OTTAWA — Despite closing out November with a 3-1 loss to the Calgary Flames on Saturday, the Ottawa Senators had a relatively successful month, especially after playing 16 games in a 28-day span.
Sure, the Senators ended the month mired in a four-game losing skid; however, the team finished 8-8-0, earning victories in five of six outings before their recent slump.
In a season where Ottawa fans are seeking a glimmer of hope, November provided relief for some.
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The Sens’ goaltending tandem of Anders Nilsson and Craig Anderson rank 20th league-wide with a 3.06 team goals against average, and they also ranked as high as 14th prior to their 7-2 loss to the Minnesota Wild on Friday.
Despite the lopsided decision, the team is on pace to cut its goals against by 50 from the previous season — Ottawa’s 301 goals allowed, 3.65 GAA in 2018-19 were a league-worst.
The club’s current combined .906 save percentage has the team slotted in a16th-place tie with the Vancouver Canucks. By contrast, the Senators finished with a .897 mark (27th) last season.
Nilsson currently leads the tandem in net with a .917 save percentage. Ultimately though, after allowing seven goals on 35 shots Friday against Minnesota, the six-foot-six Swede slid from eighth to 15th among NHL netminders.
Sens fans were also bestowed with a glimpse of the future on the final night of November when 25-year-old netminder Marcus Hogberg was recalled from Ottawa’s AHL-affiliate Belleville and stopped 24 of 26 Flames’ shots on Saturday. He was filling in for Anderson who suffered what head coach D.J. Smith called a “minor tweak.”
The veteran goaltender is traveling with the team in the midst of their five-game road trip and will likely return to action before returning home to face the Boston Bruins December 9.
A saving grace for the Senators this season has been their shorthanded player. Assistant coach Jack Capuano has brought along his expertise to a penalty kill unit which ranks 18th in the NHL (82.5 percent). Prior to Saturday’s matchup with Calgary, the team actually ranked 13th on the PK, but the Flames managed one goal on three power-play attempts. Still, with five clubs within 1.5 percent of each other, rankings vary on a nightly basis.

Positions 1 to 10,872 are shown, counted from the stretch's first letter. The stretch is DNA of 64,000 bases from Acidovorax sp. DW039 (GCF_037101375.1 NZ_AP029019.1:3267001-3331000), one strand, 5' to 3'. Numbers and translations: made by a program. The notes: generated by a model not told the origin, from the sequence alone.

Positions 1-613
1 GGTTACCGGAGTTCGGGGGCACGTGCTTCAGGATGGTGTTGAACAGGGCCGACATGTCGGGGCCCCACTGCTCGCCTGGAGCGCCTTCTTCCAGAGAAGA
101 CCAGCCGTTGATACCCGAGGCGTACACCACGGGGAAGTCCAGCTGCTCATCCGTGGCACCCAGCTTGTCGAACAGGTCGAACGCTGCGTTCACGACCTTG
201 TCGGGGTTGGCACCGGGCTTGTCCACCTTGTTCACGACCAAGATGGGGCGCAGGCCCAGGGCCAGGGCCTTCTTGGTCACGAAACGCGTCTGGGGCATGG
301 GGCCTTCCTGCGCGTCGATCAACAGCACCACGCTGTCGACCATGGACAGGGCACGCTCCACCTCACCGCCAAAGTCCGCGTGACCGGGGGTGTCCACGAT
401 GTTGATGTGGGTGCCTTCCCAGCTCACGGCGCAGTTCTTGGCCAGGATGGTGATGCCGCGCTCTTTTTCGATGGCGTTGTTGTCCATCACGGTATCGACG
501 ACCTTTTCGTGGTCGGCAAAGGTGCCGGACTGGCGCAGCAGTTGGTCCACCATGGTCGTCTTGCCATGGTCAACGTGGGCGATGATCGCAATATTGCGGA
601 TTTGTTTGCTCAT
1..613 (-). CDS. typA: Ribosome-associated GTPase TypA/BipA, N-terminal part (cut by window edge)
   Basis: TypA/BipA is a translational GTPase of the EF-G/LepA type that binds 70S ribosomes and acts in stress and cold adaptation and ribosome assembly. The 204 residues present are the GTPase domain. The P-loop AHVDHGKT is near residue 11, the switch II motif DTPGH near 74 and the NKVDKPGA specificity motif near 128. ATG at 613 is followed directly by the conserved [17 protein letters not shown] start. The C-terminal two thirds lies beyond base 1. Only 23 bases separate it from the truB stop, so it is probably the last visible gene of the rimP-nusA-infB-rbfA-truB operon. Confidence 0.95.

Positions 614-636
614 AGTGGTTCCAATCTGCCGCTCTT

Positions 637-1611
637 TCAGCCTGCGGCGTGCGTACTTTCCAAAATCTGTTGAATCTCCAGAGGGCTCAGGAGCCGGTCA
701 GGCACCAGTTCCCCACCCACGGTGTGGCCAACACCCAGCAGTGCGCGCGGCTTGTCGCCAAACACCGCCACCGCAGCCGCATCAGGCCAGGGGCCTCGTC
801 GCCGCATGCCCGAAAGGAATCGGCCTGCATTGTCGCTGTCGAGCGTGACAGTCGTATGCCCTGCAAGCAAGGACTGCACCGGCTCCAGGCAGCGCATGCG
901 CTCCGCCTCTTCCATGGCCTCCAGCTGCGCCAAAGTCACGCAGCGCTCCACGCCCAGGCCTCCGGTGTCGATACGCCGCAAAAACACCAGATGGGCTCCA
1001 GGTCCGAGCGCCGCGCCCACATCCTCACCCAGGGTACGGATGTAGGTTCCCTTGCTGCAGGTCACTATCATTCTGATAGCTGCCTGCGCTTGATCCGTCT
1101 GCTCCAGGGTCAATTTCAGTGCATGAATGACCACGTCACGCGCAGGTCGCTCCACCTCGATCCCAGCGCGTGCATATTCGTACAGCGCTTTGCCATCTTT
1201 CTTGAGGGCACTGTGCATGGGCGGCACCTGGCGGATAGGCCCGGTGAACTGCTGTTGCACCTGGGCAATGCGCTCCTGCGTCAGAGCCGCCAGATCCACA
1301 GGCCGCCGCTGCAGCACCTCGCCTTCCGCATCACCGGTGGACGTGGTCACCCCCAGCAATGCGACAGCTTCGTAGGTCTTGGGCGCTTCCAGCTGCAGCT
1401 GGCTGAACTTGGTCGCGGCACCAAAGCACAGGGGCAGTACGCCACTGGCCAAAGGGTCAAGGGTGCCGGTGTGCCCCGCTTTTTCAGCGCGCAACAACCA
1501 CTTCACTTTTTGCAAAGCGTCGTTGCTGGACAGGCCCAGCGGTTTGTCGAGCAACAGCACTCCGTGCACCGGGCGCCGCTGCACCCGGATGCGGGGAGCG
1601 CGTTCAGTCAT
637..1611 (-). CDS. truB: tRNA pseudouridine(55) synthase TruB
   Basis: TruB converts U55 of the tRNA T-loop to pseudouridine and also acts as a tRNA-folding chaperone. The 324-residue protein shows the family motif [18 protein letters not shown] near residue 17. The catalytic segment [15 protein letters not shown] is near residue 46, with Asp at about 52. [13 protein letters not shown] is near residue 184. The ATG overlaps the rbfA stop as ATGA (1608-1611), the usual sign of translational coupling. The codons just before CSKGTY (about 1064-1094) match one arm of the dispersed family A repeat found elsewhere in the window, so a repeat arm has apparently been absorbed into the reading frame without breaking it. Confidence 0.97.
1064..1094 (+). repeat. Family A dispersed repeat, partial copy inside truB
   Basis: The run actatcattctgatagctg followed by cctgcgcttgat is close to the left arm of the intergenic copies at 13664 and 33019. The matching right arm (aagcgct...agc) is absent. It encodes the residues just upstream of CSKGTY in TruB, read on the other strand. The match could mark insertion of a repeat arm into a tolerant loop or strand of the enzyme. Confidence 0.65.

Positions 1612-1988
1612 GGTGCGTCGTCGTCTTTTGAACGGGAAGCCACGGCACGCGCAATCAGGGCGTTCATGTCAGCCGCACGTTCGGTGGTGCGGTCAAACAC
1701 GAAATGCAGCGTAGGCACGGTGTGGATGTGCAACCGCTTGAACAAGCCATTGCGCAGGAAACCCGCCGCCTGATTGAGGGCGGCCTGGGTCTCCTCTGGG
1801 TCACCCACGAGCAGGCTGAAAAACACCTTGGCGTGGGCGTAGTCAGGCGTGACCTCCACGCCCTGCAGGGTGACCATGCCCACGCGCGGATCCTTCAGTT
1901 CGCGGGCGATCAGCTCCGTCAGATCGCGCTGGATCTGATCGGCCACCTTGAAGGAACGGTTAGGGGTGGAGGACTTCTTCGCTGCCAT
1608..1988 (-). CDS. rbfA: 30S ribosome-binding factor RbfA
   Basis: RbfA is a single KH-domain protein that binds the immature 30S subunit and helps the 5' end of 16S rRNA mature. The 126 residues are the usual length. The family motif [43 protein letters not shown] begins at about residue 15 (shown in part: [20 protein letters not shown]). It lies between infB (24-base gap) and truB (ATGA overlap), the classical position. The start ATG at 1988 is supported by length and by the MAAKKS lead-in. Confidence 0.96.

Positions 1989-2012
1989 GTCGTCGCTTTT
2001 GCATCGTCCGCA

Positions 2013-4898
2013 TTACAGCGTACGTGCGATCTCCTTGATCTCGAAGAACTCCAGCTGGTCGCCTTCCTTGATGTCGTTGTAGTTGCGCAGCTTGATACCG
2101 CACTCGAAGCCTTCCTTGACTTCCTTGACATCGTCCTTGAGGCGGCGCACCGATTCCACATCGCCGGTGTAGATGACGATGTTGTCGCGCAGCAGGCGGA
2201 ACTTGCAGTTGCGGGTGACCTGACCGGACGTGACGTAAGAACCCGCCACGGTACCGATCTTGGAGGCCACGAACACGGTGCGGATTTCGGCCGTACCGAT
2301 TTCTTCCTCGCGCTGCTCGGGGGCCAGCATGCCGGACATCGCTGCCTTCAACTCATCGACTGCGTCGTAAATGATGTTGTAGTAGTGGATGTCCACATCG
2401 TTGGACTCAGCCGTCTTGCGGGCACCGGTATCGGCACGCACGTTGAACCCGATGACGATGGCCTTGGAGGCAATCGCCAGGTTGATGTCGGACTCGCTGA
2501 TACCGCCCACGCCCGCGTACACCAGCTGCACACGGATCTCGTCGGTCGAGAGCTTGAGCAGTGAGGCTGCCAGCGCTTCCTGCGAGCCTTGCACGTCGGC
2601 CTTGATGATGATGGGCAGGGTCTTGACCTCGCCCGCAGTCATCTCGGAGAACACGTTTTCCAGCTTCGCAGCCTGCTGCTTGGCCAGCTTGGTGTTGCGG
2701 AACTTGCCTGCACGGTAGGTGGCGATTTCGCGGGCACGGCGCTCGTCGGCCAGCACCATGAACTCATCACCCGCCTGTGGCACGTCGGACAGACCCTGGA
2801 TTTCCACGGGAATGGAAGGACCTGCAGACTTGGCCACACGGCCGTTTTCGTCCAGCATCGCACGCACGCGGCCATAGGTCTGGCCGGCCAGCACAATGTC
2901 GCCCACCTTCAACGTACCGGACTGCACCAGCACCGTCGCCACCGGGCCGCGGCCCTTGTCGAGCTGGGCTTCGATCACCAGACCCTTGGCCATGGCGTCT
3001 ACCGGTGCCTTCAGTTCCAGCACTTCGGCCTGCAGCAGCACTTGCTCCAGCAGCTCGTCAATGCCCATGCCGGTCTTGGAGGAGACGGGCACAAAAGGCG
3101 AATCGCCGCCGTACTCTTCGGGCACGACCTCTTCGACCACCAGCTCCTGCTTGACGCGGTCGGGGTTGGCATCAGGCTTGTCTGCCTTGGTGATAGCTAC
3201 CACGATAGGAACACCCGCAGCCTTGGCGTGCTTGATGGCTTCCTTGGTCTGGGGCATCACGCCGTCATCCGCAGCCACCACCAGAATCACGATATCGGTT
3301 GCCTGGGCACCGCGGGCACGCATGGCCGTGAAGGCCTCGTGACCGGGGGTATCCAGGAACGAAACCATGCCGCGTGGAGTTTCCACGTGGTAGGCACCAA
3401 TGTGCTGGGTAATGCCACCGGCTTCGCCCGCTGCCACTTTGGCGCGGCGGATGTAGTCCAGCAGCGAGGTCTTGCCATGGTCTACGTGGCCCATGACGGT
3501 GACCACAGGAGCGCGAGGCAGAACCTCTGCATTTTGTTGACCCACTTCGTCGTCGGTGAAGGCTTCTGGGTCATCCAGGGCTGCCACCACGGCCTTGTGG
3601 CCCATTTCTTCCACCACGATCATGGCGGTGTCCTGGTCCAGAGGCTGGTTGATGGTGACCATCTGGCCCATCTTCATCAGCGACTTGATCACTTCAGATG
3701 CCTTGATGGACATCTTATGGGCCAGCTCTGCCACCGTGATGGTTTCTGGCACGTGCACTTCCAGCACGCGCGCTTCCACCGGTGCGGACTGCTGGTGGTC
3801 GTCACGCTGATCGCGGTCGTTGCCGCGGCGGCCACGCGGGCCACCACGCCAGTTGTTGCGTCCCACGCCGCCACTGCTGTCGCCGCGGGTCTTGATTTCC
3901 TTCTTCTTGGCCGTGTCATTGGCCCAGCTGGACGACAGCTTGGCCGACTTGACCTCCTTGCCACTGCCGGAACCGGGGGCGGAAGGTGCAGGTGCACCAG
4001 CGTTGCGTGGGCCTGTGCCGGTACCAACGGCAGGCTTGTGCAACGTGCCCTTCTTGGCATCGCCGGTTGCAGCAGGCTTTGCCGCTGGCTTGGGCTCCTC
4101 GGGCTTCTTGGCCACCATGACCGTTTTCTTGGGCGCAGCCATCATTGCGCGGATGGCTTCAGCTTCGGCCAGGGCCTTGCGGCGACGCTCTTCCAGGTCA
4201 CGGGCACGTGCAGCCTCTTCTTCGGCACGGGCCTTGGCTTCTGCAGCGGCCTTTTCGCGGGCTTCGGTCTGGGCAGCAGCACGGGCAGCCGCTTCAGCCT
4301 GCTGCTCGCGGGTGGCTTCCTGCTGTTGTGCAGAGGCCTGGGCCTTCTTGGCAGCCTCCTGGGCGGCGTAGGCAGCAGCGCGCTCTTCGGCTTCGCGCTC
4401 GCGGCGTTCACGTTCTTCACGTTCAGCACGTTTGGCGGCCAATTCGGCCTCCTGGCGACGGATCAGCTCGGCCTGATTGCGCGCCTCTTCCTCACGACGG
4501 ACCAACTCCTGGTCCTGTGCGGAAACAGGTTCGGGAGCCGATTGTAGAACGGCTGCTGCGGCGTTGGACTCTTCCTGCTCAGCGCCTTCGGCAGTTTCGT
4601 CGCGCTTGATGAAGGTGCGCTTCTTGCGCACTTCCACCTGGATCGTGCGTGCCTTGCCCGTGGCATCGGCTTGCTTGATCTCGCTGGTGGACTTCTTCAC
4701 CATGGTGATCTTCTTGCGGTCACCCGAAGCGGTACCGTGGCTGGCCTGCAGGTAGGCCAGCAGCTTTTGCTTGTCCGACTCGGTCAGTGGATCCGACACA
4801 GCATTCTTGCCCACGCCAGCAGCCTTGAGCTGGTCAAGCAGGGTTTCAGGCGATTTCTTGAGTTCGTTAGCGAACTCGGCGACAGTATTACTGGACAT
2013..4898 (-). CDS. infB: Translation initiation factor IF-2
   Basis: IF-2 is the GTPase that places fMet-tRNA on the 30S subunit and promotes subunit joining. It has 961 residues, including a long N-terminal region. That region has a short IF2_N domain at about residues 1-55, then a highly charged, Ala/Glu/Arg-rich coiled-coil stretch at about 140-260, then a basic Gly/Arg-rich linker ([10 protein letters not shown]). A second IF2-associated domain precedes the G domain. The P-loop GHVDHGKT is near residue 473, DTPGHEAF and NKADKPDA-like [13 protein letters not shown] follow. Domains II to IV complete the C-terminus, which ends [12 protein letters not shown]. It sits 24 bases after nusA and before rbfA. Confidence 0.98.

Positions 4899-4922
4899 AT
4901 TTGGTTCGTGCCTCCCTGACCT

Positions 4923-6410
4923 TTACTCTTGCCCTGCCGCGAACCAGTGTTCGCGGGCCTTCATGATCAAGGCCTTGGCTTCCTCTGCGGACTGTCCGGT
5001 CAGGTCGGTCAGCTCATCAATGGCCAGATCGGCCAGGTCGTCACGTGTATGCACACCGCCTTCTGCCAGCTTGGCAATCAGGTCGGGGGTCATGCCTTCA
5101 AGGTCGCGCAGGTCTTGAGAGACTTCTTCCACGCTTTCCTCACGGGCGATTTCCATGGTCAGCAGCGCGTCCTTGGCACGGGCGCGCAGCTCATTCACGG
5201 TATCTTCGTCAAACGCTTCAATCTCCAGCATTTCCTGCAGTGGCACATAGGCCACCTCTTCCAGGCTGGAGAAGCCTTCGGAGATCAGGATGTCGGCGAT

The Senators’ PK unit closed out November giving up three goals on 30 power-play opportunities, a 90 percent success rate.
Connor Brown and Jean-Gabriel Pageau lead all Senators’ forwards in shorthanded ice time. Brown’s 3:01 average TOI on the kill unit ranks third among all NHL forwards, while his total of 81:18 tops all forwards. This serves as a sign, though, that the team needs to stay out of the box.
Defenseman Ron Hainsey sits fourth in shorthanded ice time — logging a total of 92:24 — and is ninth among all d-men, averaging 3:25 minutes while shorthanded.
Pageau, Pageau, Pageau
Jean-Gabriel Pageau had a November to remember in the annals of Senators’ history. His 11 goals during the month equaled Bob Kudelski’s total in 1993. Only Marian Hossa (12 in 2002) and Daniel Alfredsson (13 in 2005) had better November goal-scoring numbers.
Tied with Bruins’ Brad Marchand and Blackhawks’ Patrick Kane, Pageau’s 11 goals put him behind only Marchand’s teammate David Pasternak (12) and Oilers’ Connor McDavid (13) for the lead in November.
The 27-year old’s highlight came on Nov. 13 in New Jersey, when Pageau notched a hat trick in a 4-2 win over the Devils. Ottawa’s victory kickstarted the team to winning five of six games and came on the throes of an 8-2 loss in Carolina.
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A pending unrestricted free agent, Pageau’s scoring exploits aren’t making Senators’ General Manager Pierre Dorion’s decision an easy one. Pageau has not only proven himself as a dependable centre but has a penchant for turning it up a notch come playoff time. The New York Rangers witnessed this firsthand in 2017 when the Ottawa resident posted a four-goal performance, including a double-overtime game winner.
Teams are already taking note of the Senators’ alternate captain, and Dorion is likely in a position to acquire a high draft pick plus a prospect in a trade. However, Pageau’s leadership qualities and ability to fill a role on both sides of the puck is something a growing club requires.
Right now, Dorion is in a no-win position. A deal may benefit the Senators long-term but may draw the ire of some of its fan base, by trading another fan favourite.
As for Pageau himself, there’s no doubt he wants to remain with the club. Having spent the majority of his life in the city or on the Quebec side of the Ottawa River in Gatineau, he said as much in a Sporting News Q&A prior to the season.
“I’m an Ottawa Senator. This is where my career started. This is the team that showed confidence in me. I’m happy here. I love representing the Senators. Every time I wear the logo, I take pride,” told Sporting News in late August. “Ottawa is close to people I love, my wife, my family, my friends. I’ve got to meet so many people through the years. Like I said I’m happy here. My main focus isn’t about the contract. It’s really about the team – how we’re going to approach and start this year the right way.”